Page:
No. 3 Article 8/April 20, 2012

Fusarium Head Blight (Scab) of Wheat--Risk Assessment and Management

Wheat plants are beginning to head out and flower in parts of southern Illinois. During this critical developmental period, wheat becomes susceptible to infection by Fusarium graminearum, the causal agent of Fusarium head blight (FHB, also known as scab. This disease can cause reduced grain yield, test weight, and quality. In addition, the fungus can produce toxins that will contaminate grain, such as deoxynivalenol (DON, also known as vomitoxin). Harvested grain with high levels of DON may be discounted or rejected outright at the elevator. To achieve the best management of FHB, different management practices must be implemented, such as planting wheat into fields that were previously cropped to soybean (rather than corn), planting wheat varieties with moderate to high levels of resistance to FHB, and applying foliar fungicides with proper timing. Of these practices, applying foliar fungicides is the only one that can be done during the growing season and is my focus here.

Symptoms of Fusarium head blight (scab) of wheat.

Multiple fungicides are registered for use on wheat, but only a few have efficacy in managing FHB. Fungicides available for FHB management all belong to the triazole class; they are Caramba (BASF Corporation), Prosaro (Bayer CropScience), Proline (Bayer CropScience), and products that contain tebuconazole as their solo active ingredient (such as Folicur). Of these products, the best efficacy has been obtained with Prosaro and Caramba.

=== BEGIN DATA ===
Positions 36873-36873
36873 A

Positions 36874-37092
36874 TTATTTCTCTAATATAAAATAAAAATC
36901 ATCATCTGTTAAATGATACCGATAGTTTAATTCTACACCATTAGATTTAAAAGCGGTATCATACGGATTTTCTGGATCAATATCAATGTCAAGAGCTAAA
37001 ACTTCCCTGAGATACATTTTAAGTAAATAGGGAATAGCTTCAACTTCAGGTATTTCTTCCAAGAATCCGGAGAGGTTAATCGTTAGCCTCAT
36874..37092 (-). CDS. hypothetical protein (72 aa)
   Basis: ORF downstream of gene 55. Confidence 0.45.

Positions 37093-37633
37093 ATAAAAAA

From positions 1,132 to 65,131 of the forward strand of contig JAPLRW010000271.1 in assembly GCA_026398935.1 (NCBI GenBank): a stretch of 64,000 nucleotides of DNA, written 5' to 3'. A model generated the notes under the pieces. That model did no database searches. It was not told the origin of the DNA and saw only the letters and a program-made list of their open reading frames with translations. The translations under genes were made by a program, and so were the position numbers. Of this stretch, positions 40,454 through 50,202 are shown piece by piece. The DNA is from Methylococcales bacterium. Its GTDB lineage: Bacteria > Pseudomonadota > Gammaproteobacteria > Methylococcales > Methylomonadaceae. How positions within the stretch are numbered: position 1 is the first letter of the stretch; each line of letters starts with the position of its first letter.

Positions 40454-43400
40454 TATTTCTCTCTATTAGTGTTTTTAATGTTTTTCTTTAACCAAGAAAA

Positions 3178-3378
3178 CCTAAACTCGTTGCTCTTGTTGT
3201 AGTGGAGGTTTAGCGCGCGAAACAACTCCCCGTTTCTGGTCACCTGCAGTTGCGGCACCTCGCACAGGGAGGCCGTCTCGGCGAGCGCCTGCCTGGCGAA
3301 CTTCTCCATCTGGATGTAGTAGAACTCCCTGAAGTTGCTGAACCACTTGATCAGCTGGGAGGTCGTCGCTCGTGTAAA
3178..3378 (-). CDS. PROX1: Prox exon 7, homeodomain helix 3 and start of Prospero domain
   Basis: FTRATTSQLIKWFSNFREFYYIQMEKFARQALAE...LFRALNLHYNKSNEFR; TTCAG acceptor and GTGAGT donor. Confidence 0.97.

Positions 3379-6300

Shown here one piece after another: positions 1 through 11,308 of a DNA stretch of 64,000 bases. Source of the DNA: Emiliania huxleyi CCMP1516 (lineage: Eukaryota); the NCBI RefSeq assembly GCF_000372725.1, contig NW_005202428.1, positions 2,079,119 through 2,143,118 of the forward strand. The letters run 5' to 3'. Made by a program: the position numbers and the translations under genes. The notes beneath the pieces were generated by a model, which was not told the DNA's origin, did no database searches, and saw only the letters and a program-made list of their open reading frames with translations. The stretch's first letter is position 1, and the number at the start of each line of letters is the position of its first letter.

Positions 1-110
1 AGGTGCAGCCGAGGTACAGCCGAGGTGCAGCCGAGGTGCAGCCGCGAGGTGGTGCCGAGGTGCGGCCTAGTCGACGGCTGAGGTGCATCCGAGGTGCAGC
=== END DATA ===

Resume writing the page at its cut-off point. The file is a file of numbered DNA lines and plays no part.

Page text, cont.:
Proper application timing is critical to achieving the best efficacy with a fungicide. The best timing is considered to be when plants are beginning to flower (early anthesis--Feekes growth stage 10.5.1), but some efficacy may still be achieved slightly before or after Feekes 10.5.1 (Table 1). In regards to timing, it is important to always follow the label recommendations and to consider the preharvest interval requirements. (The requirement for Caramba, Prosaro, Proline, and tebuconazole products is 30 days.)

Table 1. Effect of fungicide application timing on Fusarium head blight (FHB) control in Illinois wheat.


Application timing

FHB (% control)*

Prosaro at 6.5 fl oz

Feekes 10.5

35 b

Feekes 10.5.1

59 a

5 days after Feekes 10.5.1

37 b

Caramba at 13.5 fl oz

Feekes 10.5

38 b

Feekes 10.5.1

61 a

5 days after Feekes 10.5.1

36 b

Results represent data collected from Dixon Springs in 2009 and Brownstown, Carbondale, Dixon Springs, and Urbana in 2010.
*Values followed by the same letter are not significantly different, with 95% confidence.

Screen capture of the Fusarium head blight risk assessment tool from April 18, 2012.

When deciding if a fungicide application is needed, be sure to assess FHB risk. A risk assessment tool is available at The risk, which is based on weather conducive for FHB, should be assessed for each field as heads begin to develop in anticipation of flowering. According to the risk map, the current risk of FHB is low for all of Illinois, but continue to monitor the map if heads are not yet visible in your area.--Carl A. Bradley

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